Saturday, January 29, 2011
Christianity Today has published its annual Book Awards for books that in their judges' opinions best offer insights into the people, events, and ideas that shape evangelical life, thought, and mission.
I'm especially pleased to see Bradley Wright's Christians Are Hate-Filled Hypocrites … and Other Lies You've Been Told: a Sociologist Shatters Myths from the Secular and Christian Media on the list, and not just because the author sent me a copy for free!
As someone who works with [religion-focused] stats a good deal, it's heartening to see an author get to grips with what the stats have actually said rather than what someone thinks they've said, or wants them to say. He's not alone in this, of course, (Ed Setzer seems to do a bit in this regard), but his book is the first to focus on the issue - at least as far as I know.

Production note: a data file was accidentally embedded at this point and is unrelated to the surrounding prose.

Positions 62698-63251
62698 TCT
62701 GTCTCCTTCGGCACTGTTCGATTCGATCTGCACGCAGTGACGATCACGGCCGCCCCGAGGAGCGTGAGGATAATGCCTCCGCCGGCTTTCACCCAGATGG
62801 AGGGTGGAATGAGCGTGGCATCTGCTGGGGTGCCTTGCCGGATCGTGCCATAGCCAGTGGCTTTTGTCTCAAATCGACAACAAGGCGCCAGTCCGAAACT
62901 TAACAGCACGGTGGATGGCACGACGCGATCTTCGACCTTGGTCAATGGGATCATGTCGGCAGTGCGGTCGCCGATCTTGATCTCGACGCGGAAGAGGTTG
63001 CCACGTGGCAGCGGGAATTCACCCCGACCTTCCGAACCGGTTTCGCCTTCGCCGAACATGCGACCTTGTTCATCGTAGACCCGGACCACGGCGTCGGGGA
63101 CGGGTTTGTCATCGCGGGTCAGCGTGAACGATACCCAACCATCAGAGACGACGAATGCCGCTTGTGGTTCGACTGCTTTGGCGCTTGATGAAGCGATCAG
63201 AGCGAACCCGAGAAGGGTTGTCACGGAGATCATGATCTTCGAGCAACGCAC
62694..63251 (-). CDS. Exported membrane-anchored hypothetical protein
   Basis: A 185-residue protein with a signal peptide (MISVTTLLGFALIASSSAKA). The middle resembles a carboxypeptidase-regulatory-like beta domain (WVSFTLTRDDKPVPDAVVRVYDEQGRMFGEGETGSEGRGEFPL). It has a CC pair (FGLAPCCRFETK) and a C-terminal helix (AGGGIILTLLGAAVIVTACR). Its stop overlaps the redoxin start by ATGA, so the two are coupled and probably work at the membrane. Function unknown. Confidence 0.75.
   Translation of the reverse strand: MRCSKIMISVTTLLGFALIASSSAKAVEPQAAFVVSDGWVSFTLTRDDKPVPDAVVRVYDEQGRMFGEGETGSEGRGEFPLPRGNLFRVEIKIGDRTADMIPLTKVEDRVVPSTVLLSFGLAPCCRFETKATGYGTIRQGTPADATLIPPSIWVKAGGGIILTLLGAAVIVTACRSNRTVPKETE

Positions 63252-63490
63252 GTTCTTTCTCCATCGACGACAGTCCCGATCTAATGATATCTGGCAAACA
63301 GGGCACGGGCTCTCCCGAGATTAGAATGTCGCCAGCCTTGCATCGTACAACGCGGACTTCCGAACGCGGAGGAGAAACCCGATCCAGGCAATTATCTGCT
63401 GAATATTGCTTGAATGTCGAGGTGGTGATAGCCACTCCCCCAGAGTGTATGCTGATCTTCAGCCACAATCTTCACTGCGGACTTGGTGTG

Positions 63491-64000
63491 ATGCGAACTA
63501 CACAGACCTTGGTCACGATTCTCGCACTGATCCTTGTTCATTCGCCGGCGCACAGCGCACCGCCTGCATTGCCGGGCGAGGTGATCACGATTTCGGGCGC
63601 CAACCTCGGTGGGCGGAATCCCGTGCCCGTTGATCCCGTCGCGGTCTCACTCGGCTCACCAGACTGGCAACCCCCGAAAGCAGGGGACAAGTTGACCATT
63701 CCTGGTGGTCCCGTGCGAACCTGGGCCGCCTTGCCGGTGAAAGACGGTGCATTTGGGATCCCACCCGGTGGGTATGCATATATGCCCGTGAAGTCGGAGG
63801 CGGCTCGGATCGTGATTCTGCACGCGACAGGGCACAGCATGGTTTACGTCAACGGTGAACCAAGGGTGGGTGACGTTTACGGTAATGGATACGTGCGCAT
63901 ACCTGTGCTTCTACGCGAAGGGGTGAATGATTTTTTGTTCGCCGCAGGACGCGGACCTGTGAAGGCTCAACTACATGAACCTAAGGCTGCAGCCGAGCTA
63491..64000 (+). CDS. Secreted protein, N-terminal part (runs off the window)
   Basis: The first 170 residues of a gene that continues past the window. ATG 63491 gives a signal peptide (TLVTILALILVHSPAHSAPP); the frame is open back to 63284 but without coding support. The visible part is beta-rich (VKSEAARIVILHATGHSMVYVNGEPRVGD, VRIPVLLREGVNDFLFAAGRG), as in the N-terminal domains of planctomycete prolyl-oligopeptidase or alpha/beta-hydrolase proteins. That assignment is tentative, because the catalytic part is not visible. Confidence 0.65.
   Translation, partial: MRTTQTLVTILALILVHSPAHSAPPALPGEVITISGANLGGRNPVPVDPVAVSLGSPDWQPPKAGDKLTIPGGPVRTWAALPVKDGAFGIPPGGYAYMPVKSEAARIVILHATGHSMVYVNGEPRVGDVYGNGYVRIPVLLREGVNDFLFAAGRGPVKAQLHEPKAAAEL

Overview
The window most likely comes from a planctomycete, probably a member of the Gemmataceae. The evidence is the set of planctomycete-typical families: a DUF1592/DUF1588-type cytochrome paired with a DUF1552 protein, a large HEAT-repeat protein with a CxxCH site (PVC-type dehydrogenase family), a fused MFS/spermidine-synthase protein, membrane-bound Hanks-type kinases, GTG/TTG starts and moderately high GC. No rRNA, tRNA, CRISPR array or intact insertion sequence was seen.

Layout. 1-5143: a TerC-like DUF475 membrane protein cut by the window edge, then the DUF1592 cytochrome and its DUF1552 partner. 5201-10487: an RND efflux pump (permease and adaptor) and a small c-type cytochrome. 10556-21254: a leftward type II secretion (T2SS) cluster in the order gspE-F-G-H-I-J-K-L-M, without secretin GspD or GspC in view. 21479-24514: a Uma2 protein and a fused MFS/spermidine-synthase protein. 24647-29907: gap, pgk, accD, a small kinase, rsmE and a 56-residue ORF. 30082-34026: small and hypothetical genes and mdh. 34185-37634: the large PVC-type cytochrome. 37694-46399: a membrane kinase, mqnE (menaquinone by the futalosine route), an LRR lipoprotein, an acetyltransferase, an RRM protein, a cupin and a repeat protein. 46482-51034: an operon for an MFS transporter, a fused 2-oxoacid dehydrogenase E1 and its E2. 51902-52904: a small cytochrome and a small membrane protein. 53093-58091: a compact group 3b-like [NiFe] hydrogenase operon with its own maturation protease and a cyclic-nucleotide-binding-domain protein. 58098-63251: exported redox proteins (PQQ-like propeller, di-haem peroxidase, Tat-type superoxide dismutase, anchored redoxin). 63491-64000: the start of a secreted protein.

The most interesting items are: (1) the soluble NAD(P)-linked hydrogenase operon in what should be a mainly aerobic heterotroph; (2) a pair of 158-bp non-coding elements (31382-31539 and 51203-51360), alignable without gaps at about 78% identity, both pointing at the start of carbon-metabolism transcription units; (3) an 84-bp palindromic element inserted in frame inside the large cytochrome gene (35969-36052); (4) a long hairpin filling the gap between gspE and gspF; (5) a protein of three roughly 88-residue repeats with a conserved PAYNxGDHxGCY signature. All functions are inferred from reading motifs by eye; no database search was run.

Interestingly enough, just this week on Facebook, a very regular participant on that site (the pastor of a large youth-focused church in Australia who I will leave unnamed) posted one of his typical updates, and quoted stats - without any source. As he's now deleted the original post and its many comments, I can't quote directly, but he claimed something along the lines that in the States 3500 churches close their doors every year (?) but 4000 other churches are planted each year. He was saying it was a cause for rejoicing that the net profit was 500 new churches.
When I asked for a source for the stats, he ignored me, but when another writer got rather shirty about the issue, a considerable argument (as opposed to a debate) ensued. Helpfully a third writer actually posted a reasonable source for the original stats, although not one that really confirmed anything. Some insults passed by, both from the original poster, who lost his temper at length (and later came back more apologetically) and from one particular other person. As I say, the whole discussion was deleted - perhaps after the original poster realised that some of his remarks sadly didn't do much for his image.
I tell this story just to prove that the world of statistics isn't all bland and boring....